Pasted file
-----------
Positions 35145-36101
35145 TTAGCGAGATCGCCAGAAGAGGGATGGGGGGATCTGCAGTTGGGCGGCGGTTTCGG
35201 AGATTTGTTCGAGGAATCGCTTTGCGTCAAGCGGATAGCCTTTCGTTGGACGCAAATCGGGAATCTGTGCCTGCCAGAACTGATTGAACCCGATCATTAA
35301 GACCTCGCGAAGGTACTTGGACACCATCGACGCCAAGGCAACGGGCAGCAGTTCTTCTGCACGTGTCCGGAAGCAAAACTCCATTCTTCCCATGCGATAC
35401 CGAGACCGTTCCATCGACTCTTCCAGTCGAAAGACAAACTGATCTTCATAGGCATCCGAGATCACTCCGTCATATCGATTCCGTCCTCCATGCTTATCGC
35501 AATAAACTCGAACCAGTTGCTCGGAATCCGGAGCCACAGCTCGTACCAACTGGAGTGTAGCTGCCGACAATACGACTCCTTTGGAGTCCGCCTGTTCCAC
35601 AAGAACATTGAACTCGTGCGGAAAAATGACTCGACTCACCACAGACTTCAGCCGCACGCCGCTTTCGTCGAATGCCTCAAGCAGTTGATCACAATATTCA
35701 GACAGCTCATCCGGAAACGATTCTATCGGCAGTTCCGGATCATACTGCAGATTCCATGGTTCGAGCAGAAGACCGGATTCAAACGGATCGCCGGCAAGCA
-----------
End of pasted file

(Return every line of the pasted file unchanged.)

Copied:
Positions 35145-36101
35145 TTAGCGAGATCGCCAGAAGAGGGATGGGGGGATCTGCAGTTGGGCGGCGGTTTCGG
35201 AGATTTGTTCGAGGAATCGCTTTGCGTCAAGCGGATAGCCTTTCGTTGGACGCAAATCGGGAATCTGTGCCTGCCAGAACTGATTGAACCCGATCATTAA
35301 GACCTCGCGAAGGTACTTGGACACCATCGACGCCAAGGCAACGGGCAGCAGTTCTTCTGCACGTGTCCGGAAGCAAAACTCCATTCTTCCCATGCGATAC
35401 CGAGACCGTTCCATCGACTCTTCCAGTCGAAAGACAAACTGATCTTCATAGGCATCCGAGATCACTCCGTCATATCGATTCCGTCCTCCATGCTTATCGC
35501 AATAAACTCGAACCAGTTGCTCGGAATCCGGAGCCACAGCTCGTACCAACTGGAGTGTAGCTGCCGACAATACGACTCCTTTGGAGTCCGCCTGTTCCAC
35601 AAGAACATTGAACTCGTGCGGAAAAATGACTCGACTCACCACAGACTTCAGCCGCACGCCGCTTTCGTCGAATGCCTCAAGCAGTTGATCACAATATTCA
35701 GACAGCTCATCCGGAAACGATTCTATCGGCAGTTCCGGATCATACTGCAGATTCCATGGTTCGAGCAGAAGACCGGATTCAAACGGATCGCCGGCAAGCA